Bay originally agreed with skeptic Hyman that the earlier work at SRI, the work included in Jutt's paper, was crap:

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Hyman grew to respect May's scientific rigor and ethics. They agreed that the early SRI research was "crap," Hyman says, providing way too many clues to the psychics and fudging the results.
But in the end, Hyman's analysis for the CIA of Bay's poor work was accepted:

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But when May began running the ESP program, Hyman says, he also created protocol problems. May became the only arbiter of whether a psychic had accurately described a target. "The only judge who could make it work was Ed May," Hyman says. "That's a no-no."

Hyman's views prevailed. The final CIA report chastised May for serving as both judge and jury on virtually all the ESP tests. "The use of the same judge across experiments further compounds the problem of non-independence of the experiments," the report concluded.
https://www.newsweek.com/2015/11/20...-psychics-can-help-american-spies-393004.html

All of that was a long way of saying, the papers from SRI by Puthoff and Targ and Bay maintained proof of RV and other Psy phenomenon were problematic at best. This is 1/2 of what Jutt used in her meta-analysis and at least the earlier work from SRI had been outed long before her 1995 paper.

Repeated meta-analysis of bad experiments is just not compelling. It's a case of garbage in=gabage out. So, when another paper comes out trying to statistically show 'ol Joe McMoneagle the otter man can actually remote view, it's looked into, but not seen as something new and compelling. Jutt's paper was critiqued and found to be problematic.

When Bem's paper was first published there was a lot of interest and subsequent critiques which eventually found many of the same recurring problems with the previous papers on Psy.
 
Lazy rebuttals stemming from intellectual condescension fuelled by a more tribalistic brand of skepticism (as opposed to genuine independent and critical thinkers/skeptics such as Mick) -- people who swear by the name of science howbeit not usually understanding science all that deeply -- is a real thing. So you have a very valid point there.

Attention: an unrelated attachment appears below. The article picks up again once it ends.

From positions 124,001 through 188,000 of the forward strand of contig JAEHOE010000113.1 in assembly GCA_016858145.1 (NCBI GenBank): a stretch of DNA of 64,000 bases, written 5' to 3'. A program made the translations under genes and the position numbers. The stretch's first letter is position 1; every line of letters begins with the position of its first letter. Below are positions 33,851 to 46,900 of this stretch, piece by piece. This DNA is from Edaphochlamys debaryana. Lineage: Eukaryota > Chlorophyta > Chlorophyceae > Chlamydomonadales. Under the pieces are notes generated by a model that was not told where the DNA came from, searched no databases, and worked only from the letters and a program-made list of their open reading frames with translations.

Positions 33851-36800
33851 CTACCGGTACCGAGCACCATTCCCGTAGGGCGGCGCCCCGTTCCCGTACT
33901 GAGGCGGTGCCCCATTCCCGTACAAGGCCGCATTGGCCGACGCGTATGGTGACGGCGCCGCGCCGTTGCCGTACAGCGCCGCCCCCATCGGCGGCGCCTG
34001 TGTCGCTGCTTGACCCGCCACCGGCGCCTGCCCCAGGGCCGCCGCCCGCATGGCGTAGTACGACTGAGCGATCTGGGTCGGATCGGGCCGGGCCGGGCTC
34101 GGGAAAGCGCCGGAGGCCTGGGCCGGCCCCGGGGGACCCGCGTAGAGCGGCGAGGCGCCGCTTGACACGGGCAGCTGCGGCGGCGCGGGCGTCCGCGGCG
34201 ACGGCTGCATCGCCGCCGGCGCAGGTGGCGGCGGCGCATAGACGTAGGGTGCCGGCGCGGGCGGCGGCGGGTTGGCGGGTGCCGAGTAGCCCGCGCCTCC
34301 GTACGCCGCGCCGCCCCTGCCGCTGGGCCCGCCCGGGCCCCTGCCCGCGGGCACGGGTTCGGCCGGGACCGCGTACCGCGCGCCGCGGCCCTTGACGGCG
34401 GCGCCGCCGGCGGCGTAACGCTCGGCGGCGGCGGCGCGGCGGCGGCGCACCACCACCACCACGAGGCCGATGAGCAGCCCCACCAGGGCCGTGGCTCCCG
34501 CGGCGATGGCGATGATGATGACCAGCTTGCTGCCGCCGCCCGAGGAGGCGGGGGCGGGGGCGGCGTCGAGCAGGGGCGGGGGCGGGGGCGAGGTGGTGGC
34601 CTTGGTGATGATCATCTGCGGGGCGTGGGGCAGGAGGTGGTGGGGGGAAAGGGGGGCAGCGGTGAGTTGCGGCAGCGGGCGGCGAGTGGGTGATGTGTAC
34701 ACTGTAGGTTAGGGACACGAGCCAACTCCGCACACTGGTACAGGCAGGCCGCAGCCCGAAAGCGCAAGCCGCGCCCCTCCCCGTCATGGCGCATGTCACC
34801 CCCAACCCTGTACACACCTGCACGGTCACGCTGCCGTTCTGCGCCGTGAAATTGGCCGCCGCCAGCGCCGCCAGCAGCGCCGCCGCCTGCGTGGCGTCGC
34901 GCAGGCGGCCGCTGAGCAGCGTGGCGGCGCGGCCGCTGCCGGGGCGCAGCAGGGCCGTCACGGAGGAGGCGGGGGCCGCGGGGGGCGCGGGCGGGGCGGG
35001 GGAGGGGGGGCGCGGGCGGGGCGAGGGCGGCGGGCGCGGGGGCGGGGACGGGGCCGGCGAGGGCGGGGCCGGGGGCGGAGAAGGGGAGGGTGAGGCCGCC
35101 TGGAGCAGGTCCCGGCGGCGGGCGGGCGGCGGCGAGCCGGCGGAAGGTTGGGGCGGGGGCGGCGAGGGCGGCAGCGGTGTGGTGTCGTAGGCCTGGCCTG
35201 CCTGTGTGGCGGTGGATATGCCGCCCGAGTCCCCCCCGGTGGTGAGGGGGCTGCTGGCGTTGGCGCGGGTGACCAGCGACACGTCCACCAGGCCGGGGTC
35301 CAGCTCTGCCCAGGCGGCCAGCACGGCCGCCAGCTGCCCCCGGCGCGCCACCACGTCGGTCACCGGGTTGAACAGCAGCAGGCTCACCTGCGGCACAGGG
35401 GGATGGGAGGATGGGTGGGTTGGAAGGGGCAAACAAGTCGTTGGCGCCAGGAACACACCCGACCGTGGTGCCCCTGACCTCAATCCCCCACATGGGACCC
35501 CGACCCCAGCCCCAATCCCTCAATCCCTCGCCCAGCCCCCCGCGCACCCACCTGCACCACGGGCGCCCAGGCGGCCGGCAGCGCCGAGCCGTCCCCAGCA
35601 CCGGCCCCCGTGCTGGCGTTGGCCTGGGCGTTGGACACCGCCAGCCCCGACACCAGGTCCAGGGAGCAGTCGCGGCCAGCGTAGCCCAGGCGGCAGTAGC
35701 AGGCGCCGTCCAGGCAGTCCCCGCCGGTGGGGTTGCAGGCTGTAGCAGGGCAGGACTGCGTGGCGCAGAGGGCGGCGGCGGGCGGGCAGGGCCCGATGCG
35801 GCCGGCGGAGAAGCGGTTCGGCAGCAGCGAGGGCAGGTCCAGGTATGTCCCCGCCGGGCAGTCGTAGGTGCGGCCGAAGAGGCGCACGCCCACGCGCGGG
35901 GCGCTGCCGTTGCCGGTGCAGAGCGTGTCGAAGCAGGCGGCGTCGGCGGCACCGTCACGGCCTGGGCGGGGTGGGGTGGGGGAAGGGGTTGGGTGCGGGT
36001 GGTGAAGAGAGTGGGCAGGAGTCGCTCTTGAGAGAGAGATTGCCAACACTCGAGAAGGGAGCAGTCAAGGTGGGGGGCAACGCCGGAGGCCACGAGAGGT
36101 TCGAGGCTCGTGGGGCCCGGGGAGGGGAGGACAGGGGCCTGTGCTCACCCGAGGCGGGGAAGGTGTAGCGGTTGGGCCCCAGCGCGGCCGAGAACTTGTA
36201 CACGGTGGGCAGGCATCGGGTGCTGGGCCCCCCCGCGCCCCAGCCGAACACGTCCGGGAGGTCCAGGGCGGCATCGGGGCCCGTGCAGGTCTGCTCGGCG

Does this condescension exist amongst MB members. I'm sure it does to some extent. Sometimes I'm also guilty as charged. Maybe even right now.

Inasmuch as believers often betray a disturbing sense of collective moral self-righteousness and judgmentalism, the label of a ‘skeptic’, for many, carries a self-serving thrill of belonging to an intellectual elite mocking, overtly or covertly, the ‘other’ tribe of gullible idiots. Such an attitude is not helpful nor conducive to learning even if the skeptics would otherwise have excellent points to impart to anonymous MB readers sincerely looking for sound prosaic explanations to the woo that puzzles them or to varying extents even resonates with them.

A sympathetic and compassionate attitude isn't always easy. But many valuable things aren't.
I have a feeling the way we come across also varies on the medium. I'm honestly constantly amazed at the kind of hate and vitriol Mick gets from the UFO community, far more than I've ever seen for any skeptic that gets involved with other kinds of communities. In every single video he's in (either in his own channel or as a guest) he's always polite, only sticks to the claims and evidence for or against them, never gets personal, never starts psychoanalyzing people, and actually puts in the world to find plausible explanations for most of the UFO videos he engages with as opposed to other skeptics like Brian Dunning whom I'd consider to be more of an "armchair" debunker. The hate Mick gets is astounding, but also the accusations of him being condescending and arrogant because he absolutely never comes across that way in any video I've ever watched or any of his posts here.

But then there's Twitter. And even though he's by no means even half as condescending as he's accused of being, many of his tweets do carry soundbite snark that I'm sure only gets internally amplified by believers who read them. That entire website brings out the worst in everyone and is such a toxic cesspool that I'm surprised anyone ever actually enjoys the time they spend on it. The character limit just encourages soundbites instead of long-form extended reasoning about topics, and when you add Mick's dry sense of humor I can see why so many people project so much of their own baggage onto him.

Conversations here are far more productive given the lack of space constraints and there being a culture of friendly disagreements. Your own post that I'm responding to is a good example of accepting and encouraging self examination that's hard to find in many other online communities. I've half expected the usual kind of pushback and defensiveness you find in many other forums with a couple of things I've posted, but have been pleasantly surprised at the ability to disagree with one another that exists here. I wish we could see more of it online.